Noon begins as a fast-talking private eye in the Big City (Philip Marlowe, and others). His investigations then turn a bit trickier, and more 'clever' (87th Precinct). But not for long, because then the President calls. Noon solves a few quick cases the President's current 'fixer' (Chester Drum) - which turn increasingly into pan-European, anti-Communist sex-romps, showcasing the latest in espionage gadgetry (James Bond). As complicated as that sounds, it still pales in comparison to the 1980's, when Ed Noon fought off an alien invasion (?!).

The interesting thing, at least, judging by the half dozen Ed Noon books I've managed to consume... none of them are very good*. The light-hearted moments are fun, but Avallone consistently attempts (and fails) to give the novels some much-needed depth. Assassins_dont_die_in_bed38904_fNoon isn't a captivating character - he's a stereotype. Even worse, he's a different stereotype in every book, so he's both unempathetic and inconsistent. This lack of emotional connection is what separates Noon from the characters that he's imitating - Marlowe was a wise-cracking misogynist too, but the reader cares about him. Steve Carella and his team solve a lot of very tricky mysteries - but they're also interesting as people.

The Ed Noon novels are talented imitations, but lack the heart to be successful in their own right.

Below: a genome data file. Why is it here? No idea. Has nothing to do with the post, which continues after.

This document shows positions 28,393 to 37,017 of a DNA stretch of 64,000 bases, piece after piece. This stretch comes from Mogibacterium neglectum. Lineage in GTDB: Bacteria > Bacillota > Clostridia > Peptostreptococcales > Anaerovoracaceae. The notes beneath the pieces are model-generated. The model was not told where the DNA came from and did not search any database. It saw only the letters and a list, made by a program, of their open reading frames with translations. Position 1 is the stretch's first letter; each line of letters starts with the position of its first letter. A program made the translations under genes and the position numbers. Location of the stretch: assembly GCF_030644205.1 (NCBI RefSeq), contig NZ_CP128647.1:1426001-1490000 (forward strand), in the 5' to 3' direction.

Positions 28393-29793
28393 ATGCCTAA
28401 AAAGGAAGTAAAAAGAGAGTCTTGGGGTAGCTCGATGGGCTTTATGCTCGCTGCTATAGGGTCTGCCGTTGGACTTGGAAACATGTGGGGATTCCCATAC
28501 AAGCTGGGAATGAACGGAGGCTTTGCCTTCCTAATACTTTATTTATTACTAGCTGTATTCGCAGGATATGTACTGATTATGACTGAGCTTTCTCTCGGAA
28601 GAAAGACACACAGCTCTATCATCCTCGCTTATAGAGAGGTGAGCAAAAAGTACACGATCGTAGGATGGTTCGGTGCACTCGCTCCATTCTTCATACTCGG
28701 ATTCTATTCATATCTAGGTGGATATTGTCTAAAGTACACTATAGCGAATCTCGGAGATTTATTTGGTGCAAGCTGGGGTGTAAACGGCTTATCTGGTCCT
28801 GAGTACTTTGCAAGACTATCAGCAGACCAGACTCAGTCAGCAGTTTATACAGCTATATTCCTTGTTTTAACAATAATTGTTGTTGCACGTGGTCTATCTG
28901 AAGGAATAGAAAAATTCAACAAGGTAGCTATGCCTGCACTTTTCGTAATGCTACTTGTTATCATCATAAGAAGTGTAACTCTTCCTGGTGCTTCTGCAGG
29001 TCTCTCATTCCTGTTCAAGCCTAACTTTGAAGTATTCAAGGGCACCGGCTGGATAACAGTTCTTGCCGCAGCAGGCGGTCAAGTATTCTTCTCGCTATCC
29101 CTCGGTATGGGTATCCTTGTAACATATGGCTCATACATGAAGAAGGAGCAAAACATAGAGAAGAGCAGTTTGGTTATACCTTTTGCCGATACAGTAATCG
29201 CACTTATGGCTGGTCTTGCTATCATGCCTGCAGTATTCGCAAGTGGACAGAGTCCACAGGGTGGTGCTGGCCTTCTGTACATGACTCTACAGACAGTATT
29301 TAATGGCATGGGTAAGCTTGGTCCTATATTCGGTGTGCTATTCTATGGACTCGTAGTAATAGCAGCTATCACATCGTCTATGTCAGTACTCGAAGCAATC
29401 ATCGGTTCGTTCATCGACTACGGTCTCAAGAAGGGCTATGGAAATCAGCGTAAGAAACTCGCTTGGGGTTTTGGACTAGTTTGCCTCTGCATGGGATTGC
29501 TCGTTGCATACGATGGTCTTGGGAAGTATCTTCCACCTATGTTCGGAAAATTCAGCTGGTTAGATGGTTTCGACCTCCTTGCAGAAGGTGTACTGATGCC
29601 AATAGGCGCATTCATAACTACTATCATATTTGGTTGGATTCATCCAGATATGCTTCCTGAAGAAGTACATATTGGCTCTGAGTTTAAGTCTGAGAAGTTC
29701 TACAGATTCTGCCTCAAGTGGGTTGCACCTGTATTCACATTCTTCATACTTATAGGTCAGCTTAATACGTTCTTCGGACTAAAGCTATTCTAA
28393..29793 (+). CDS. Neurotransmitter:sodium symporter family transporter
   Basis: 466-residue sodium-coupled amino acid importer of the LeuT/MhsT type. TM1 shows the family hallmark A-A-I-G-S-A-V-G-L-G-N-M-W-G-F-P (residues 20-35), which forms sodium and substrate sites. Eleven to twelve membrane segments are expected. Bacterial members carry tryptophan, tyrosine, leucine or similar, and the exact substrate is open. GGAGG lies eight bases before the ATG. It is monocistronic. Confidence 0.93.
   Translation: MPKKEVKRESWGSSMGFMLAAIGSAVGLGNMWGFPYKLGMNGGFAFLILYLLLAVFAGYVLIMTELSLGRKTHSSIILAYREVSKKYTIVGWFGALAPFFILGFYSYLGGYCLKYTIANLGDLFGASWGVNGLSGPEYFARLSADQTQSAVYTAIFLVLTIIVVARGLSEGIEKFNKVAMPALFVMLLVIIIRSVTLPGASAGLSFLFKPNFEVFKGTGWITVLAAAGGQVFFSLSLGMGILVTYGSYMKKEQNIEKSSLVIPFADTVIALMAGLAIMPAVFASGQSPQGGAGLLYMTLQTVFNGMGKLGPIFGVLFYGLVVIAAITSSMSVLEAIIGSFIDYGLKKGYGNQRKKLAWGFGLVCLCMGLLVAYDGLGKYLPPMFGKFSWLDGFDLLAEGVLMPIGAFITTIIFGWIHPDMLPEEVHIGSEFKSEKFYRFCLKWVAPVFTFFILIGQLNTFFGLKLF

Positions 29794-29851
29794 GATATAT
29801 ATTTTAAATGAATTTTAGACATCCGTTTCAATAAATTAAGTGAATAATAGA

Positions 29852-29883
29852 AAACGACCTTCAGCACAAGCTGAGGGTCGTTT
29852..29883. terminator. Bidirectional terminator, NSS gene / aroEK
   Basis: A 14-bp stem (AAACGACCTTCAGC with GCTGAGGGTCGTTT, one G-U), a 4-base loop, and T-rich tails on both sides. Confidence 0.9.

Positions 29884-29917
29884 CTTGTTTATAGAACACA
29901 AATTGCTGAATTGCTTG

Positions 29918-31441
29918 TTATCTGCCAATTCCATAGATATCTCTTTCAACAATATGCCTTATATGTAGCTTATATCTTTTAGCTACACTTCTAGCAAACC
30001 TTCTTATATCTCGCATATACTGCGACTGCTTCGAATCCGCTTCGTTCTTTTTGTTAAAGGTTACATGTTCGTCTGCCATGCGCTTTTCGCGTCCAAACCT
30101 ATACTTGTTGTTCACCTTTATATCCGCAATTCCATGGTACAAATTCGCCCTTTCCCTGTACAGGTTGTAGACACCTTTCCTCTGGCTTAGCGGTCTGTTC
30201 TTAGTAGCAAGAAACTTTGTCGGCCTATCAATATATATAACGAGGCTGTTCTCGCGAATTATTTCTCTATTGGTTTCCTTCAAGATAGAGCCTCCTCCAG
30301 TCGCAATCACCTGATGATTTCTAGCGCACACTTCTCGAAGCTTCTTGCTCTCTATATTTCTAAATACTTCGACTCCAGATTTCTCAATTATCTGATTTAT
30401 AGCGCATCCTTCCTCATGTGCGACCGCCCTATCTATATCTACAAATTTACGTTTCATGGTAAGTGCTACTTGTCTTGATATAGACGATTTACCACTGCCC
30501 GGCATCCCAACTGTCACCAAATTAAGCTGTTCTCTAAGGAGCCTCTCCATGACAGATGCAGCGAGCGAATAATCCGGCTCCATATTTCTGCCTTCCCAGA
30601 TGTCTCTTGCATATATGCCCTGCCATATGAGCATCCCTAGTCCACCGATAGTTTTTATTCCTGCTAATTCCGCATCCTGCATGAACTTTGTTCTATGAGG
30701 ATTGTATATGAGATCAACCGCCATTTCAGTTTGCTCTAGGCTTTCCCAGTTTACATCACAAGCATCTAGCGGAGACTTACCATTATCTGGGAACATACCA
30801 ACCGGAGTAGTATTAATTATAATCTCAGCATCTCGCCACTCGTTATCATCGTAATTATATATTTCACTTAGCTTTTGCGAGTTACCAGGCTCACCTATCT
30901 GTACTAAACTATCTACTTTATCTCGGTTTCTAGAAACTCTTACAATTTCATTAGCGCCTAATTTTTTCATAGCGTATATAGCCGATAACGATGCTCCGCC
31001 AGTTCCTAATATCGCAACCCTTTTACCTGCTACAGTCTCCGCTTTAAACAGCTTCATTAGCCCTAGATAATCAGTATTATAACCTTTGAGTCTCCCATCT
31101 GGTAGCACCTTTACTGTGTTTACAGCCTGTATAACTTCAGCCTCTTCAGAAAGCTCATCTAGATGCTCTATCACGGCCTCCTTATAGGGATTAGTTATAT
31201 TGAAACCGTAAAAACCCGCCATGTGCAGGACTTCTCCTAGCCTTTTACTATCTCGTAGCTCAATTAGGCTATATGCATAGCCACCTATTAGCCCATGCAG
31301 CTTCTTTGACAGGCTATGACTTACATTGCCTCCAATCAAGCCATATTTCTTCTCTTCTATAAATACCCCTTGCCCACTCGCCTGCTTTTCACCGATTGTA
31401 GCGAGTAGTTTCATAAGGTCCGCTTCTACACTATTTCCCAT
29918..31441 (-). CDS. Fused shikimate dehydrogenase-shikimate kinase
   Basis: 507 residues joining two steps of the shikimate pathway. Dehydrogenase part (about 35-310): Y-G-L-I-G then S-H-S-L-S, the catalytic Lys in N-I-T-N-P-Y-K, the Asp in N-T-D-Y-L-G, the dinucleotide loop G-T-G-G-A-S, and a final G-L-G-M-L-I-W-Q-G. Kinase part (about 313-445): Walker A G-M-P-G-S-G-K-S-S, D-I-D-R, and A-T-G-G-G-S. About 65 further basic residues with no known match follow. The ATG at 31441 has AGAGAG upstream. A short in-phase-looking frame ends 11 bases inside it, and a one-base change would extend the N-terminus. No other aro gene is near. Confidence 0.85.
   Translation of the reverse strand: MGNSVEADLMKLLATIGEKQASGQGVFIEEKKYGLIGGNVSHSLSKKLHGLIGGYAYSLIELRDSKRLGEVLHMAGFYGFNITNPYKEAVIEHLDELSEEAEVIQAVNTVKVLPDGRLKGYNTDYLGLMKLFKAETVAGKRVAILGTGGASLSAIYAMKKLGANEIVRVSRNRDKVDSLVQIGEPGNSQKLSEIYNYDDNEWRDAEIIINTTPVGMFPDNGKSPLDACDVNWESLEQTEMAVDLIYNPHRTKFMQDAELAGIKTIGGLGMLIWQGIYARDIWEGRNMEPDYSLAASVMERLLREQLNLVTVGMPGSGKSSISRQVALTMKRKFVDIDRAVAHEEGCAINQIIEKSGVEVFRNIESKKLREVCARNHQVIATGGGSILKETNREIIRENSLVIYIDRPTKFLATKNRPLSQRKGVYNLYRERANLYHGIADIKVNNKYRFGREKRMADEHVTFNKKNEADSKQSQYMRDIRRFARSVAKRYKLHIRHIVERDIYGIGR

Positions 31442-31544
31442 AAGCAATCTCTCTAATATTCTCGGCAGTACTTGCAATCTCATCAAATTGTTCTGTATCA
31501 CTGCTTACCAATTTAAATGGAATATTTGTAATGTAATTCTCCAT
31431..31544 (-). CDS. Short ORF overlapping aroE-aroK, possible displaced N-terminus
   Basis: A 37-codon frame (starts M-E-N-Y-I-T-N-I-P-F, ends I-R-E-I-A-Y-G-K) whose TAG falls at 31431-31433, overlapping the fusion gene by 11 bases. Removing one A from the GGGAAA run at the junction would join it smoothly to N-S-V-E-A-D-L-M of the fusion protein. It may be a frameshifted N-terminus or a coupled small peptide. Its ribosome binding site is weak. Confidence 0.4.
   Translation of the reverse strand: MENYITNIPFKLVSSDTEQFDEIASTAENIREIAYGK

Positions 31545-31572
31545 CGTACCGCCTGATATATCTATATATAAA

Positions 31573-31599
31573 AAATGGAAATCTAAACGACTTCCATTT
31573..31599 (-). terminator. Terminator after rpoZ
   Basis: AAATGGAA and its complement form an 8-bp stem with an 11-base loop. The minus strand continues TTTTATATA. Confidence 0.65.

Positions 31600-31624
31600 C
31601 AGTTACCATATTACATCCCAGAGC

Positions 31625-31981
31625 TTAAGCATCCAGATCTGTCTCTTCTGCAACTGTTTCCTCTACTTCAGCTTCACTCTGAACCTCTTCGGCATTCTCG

*"None" is a little harsh. The Bedroom Bolero, for example, was pretty good. It is one of the most Chandler-esque of Ed Noon's early period, and has quite a bit to offer as a stand-alone mystery. 


The Cat of the House of Pornokitsch isn't so smart, but he's got a vicious cunning that's served him well through the years. When combined with his unfaltering gluttony, he becomes a pretty ferocious creature.

His most horrifying trick (apparently he learned it about five years ago, when Anne was in law school and a really sound sleeper) is to stick his furry mitts on the bookshelf and start knocking things off. I'm pretty sensitive to the books (that is, I'm paranoid/obsessive), and generally the quiet rustle of a single endangered paperback is enough to get me shooting out of bed and looking for the cat food.

Apparently this night, I took a little more encouragement.

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Underground Reading: Unto Leviathan by Richard Paul Russo

Unto LeviathanRichard Paul Russo's Unto Leviathan (originally published as Ship of Fools) is the story of the Argonos - a massive spaceship, floating aimlessly through the universe. The Argonos has been on the move for generations - so long that not only is its origin forgotten, but also its mission. Now, it travels from star to star, seeking a sense of purpose.